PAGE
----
Fractures with correlated and uncorrelated random aperture distributions were used to explore a fundamental scaling relationship between fracture stiffness and fluid flow in a fracture. Three computational methods were used:

  1. a stratified percolation approach to generate pore-scale fracture void geometry for fractures,

  2. a combined conjugate-gradient method and fast-multipole method for determining fracture deformation, and

  3. a flow network model for simulating fluid flow, fluid velocity and fluid pressures within a fracture.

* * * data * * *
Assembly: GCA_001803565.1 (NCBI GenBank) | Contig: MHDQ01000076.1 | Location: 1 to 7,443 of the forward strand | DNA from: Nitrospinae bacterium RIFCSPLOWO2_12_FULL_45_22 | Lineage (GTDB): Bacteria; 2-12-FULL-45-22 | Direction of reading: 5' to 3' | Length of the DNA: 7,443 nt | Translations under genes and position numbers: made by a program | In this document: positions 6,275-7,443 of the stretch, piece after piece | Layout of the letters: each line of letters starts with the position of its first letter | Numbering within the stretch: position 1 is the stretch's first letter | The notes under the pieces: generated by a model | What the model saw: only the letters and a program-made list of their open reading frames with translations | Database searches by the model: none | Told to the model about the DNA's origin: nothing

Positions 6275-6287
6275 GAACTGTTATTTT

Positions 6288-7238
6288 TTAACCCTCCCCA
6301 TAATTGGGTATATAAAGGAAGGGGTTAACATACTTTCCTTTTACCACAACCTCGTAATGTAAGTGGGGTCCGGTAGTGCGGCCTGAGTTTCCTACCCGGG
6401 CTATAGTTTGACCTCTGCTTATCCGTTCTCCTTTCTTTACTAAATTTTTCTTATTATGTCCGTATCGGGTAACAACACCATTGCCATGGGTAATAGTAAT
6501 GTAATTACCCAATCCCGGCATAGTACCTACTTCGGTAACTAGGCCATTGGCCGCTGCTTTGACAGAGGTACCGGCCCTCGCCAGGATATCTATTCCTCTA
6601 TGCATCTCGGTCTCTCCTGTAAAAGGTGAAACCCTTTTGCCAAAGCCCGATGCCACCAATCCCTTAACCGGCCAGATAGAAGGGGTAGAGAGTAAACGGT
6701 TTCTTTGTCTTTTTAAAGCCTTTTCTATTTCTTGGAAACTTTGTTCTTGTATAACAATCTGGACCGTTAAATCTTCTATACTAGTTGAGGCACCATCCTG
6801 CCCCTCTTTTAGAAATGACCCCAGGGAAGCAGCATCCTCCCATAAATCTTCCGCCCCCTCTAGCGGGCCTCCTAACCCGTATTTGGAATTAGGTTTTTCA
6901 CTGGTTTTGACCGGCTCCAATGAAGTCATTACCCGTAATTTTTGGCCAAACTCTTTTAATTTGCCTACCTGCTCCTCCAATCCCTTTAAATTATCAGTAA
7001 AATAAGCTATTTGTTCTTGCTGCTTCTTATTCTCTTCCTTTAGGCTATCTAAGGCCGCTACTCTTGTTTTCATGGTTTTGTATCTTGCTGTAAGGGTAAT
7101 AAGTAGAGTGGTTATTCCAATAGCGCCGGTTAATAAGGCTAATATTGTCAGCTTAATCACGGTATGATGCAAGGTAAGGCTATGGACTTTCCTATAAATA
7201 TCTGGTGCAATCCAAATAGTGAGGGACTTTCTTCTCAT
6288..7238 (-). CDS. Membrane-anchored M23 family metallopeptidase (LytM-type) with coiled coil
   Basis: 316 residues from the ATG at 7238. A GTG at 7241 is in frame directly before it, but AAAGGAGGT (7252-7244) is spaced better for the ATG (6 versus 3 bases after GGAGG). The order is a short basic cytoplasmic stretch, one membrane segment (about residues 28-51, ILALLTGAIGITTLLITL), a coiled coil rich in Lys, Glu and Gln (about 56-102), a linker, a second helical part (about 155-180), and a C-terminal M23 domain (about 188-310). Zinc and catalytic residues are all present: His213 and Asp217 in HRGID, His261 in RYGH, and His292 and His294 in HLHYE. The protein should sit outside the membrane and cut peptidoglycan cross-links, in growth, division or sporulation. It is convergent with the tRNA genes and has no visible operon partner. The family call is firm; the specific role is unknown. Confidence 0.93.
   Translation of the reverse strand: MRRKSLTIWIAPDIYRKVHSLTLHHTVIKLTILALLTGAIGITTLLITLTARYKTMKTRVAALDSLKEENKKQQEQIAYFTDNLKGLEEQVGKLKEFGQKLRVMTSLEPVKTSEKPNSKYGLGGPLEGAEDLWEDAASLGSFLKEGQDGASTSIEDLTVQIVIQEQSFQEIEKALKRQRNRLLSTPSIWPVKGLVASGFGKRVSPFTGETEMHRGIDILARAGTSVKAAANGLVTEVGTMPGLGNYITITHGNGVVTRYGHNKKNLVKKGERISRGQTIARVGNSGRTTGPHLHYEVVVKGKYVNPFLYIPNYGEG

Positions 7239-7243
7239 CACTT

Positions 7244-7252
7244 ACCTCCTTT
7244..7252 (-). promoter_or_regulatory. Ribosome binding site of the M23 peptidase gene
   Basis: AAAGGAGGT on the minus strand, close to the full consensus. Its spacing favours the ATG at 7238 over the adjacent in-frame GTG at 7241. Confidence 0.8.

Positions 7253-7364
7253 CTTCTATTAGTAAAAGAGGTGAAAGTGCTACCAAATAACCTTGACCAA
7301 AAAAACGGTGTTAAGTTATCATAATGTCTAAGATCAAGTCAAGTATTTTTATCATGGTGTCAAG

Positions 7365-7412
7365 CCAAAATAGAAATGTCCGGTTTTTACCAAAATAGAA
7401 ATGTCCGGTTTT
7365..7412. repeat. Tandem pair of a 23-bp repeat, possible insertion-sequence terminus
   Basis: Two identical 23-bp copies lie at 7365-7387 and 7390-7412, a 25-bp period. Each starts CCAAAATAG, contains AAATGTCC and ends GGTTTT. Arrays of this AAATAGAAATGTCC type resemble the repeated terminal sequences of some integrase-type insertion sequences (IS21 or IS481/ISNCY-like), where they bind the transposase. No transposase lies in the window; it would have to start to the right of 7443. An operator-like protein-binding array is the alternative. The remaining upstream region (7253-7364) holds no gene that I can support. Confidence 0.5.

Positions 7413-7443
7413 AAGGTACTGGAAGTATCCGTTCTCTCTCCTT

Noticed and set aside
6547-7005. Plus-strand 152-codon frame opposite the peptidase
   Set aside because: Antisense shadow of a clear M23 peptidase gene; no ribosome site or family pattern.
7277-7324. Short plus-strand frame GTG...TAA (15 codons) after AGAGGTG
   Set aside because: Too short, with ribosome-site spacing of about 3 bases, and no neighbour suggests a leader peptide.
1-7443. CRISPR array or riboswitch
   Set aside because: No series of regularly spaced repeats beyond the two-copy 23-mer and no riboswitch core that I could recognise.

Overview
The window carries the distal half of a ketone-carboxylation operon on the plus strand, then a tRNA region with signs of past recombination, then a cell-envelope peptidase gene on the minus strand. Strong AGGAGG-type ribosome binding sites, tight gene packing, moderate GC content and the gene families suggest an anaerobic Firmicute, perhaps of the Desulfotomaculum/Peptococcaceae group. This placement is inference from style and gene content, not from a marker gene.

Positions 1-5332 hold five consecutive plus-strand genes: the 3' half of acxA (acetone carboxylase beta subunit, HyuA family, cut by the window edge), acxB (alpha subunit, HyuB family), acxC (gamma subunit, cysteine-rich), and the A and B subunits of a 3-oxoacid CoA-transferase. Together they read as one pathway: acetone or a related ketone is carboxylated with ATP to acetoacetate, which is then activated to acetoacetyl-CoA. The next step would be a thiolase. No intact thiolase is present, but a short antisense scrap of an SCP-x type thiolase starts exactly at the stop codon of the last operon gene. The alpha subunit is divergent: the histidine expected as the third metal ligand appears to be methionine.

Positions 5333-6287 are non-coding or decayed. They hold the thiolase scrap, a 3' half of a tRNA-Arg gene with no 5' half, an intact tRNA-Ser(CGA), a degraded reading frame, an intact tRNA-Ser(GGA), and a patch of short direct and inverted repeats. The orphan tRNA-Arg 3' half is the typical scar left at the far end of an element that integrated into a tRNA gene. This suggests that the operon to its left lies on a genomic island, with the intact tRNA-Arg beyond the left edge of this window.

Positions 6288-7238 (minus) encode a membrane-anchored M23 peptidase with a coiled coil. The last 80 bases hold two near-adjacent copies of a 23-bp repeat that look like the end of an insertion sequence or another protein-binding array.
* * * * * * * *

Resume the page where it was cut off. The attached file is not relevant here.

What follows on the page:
Fracture specific stiffness captures the deformation of the fracture void geometry that includes both changes in contact area and aperture. The numerical flow-stiffness data, simulated at multiple length scales, collapsed to a single scaling function that displays different exponential regions above and below the transition into the critical regime. This hydro-mechanical scaling relationship provides the first step in determining fluid flow remotely through fractured rock because fracture specific stiffness affects seismic wave attenuation and velocity, which are routinely measured in the field.

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